Author ORCID Identifier

Defense Date


Document Type


Degree Name

Doctor of Philosophy


Mechanical and Nuclear Engineering

First Advisor

Dr. Lane B. Carasik

Second Advisor

Dr. Supathorn Phongikaroon

Third Advisor

Dr. Worth P. Longest

Fourth Advisor

Dr. Darius D. Lisowski

Fifth Advisor

Dr. Cody S. Wiggins

Sixth Advisor

Dr. Joshua D. Fishler


Global energy consumption is expected to increase with population growth and innovative clean sources of energy are sought out that can help meet the needs of a continuously power-hungry world. Some of these innovative sources of energy use molten salts as their operating and cooling fluid, such as fission reactors, fusion reactors, and solar power with energy storage. Molten salts are considered due to their efficient heat transfer properties, thermal energy storage capabilities, and high operating temperatures. To expedite their deployment, a further understanding of the heat transfer systems is required to accurately design and develop the heat transfer components and increase their efficiency. This is typically done through experimental campaigns and computational tools, though the computational tools require further validation and verification usually done through experiments. Experimental molten salt heat transfer campaigns can be inherently costly for a university laboratory setting.

This work investigated the viability of water as a surrogate fluid for five different molten salts for heat transfer experiments. A methodology was explored to understand the inherent differences, or distortions, that arise when utilizing a surrogate fluid for heat transfer experiments, and it demonstrated water to be a viable surrogate for these five molten salts. The distortions calculated can be better accounted for and improved with improved uncertainty in the thermophysical properties of the molten salts. Thermal performance studies were conducted using water as a surrogate fluid for a passive heat transfer enhancement technique, i.e. twisted tape inserts, that is considered for high heat flux applications. Friction factor, Nusselt number, and thermal performance factor data were obtained for a variety of twisted tape insert geometries and operating conditions. A clear dependence on the width of the twisted tape insert was observed that is not fully accounted for in the leading correlations found in the literature. Friction factor and Nusselt number correlation adjustments were made to better match the current experimental data. Additionally, higher thermal performance was observed at lower Reynolds numbers when using twisted tape inserts.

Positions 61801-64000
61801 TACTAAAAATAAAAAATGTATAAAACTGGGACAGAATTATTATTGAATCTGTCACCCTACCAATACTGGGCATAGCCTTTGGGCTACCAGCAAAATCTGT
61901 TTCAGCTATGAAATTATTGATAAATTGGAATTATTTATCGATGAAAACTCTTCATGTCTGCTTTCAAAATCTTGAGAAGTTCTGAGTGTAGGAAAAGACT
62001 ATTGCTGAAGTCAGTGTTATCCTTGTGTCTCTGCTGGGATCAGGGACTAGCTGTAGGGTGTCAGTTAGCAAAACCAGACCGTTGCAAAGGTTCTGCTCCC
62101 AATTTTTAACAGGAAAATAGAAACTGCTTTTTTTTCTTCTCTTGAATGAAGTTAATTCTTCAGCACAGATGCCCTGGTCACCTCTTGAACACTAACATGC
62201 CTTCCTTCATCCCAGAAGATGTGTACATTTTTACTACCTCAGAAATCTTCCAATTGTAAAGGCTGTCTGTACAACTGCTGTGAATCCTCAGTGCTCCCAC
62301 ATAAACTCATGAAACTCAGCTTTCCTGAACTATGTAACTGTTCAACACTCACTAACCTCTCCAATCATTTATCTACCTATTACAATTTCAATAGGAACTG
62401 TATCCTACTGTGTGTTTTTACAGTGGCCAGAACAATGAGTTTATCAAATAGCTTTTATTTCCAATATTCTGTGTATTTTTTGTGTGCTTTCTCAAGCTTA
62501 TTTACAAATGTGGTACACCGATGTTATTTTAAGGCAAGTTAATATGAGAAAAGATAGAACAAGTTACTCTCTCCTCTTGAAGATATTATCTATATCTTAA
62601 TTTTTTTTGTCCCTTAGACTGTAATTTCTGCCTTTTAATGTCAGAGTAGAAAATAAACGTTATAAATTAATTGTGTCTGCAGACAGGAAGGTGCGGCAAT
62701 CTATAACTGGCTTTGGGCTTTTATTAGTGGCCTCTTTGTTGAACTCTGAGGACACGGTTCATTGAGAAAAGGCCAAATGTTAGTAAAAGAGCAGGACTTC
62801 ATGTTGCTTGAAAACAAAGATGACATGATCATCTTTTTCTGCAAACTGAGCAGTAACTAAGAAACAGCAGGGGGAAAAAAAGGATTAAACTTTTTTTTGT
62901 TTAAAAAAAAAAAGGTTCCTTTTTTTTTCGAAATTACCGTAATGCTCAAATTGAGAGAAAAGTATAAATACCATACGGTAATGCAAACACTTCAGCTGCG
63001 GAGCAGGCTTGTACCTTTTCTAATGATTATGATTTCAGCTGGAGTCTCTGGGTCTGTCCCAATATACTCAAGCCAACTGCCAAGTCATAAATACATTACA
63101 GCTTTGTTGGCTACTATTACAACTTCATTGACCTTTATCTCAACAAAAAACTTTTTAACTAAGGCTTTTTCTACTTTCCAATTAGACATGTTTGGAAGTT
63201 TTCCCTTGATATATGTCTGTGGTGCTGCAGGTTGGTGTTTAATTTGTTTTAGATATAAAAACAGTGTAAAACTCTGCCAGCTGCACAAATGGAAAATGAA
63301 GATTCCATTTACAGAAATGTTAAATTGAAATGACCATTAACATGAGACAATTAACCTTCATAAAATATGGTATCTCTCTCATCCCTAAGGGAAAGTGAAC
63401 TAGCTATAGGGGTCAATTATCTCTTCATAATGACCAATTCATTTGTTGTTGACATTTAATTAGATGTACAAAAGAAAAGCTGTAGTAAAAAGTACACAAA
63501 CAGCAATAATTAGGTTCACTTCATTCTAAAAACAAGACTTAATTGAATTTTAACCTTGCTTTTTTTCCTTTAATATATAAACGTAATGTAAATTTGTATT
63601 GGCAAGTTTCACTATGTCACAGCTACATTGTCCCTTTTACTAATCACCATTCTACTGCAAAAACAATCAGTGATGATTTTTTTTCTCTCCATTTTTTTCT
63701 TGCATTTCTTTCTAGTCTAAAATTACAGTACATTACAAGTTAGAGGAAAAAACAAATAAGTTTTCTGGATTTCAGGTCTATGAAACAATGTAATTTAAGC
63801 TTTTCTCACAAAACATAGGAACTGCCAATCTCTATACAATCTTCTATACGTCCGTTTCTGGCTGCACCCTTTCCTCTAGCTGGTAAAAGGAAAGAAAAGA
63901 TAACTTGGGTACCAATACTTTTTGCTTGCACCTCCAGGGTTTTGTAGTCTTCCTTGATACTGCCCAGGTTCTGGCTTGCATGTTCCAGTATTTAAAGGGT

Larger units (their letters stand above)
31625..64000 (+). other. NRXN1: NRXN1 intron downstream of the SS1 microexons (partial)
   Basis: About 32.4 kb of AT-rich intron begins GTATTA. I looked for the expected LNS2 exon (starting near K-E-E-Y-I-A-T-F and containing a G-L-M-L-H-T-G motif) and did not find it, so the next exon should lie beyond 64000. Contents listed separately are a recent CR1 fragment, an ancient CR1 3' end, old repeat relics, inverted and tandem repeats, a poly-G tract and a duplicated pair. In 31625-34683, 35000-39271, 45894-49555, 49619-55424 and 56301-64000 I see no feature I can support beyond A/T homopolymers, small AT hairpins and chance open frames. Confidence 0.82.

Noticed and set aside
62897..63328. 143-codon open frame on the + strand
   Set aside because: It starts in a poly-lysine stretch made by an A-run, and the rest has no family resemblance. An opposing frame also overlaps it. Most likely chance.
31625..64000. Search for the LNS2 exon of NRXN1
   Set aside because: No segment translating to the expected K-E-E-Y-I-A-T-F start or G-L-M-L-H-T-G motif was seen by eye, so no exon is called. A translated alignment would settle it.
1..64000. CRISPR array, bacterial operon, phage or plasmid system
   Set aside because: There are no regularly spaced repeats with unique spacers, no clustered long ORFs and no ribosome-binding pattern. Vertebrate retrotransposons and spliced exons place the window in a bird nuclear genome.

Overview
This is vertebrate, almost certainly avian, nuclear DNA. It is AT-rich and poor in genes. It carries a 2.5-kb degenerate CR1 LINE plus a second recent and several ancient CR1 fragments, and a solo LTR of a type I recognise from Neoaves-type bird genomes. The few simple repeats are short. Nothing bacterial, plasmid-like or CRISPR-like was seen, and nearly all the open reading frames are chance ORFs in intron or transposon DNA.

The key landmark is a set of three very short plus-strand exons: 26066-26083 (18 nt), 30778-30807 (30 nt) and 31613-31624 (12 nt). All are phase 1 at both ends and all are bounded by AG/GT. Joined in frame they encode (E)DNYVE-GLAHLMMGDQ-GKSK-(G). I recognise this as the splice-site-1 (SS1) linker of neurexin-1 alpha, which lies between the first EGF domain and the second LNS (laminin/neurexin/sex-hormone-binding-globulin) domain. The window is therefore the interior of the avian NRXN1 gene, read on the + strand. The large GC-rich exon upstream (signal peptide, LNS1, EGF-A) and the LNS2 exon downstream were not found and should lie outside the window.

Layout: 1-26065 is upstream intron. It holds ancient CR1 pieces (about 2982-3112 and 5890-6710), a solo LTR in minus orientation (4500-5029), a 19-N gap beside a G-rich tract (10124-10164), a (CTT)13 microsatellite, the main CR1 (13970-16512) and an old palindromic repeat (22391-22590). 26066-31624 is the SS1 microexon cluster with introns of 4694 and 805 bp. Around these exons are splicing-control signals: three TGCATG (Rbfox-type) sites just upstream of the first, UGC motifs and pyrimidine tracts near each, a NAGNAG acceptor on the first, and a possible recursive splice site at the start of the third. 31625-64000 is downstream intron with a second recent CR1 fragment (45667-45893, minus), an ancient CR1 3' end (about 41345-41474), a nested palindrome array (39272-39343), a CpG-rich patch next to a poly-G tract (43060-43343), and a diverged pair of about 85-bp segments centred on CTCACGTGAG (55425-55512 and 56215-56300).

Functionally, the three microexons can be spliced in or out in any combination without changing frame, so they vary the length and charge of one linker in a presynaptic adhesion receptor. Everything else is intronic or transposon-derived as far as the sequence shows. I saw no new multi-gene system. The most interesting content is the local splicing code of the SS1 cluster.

Fluid flow studies were done on three different twisted tape inserts for three Reynolds numbers of 17,700, 8,000, and 4,000. Flow structures such as high-velocity islands, inflow regions, secondary flow regions, and vortices were observed similar to those found in the literature. Additionally, the flow crossing between the gap of the twisted tape and the circular pipe for smaller widths dominated the transaxial flow. This resulted in vortices near the gaps that further propagated throughout the semi-circular geometry which can lead to further flow separation, lower heat transfer, and higher wall temperatures for loose-fitting twisted tape inserts. It is thus recommended to use twisted tape inserts that have a width-to-diameter ratio (w/D) as close to one as possible.


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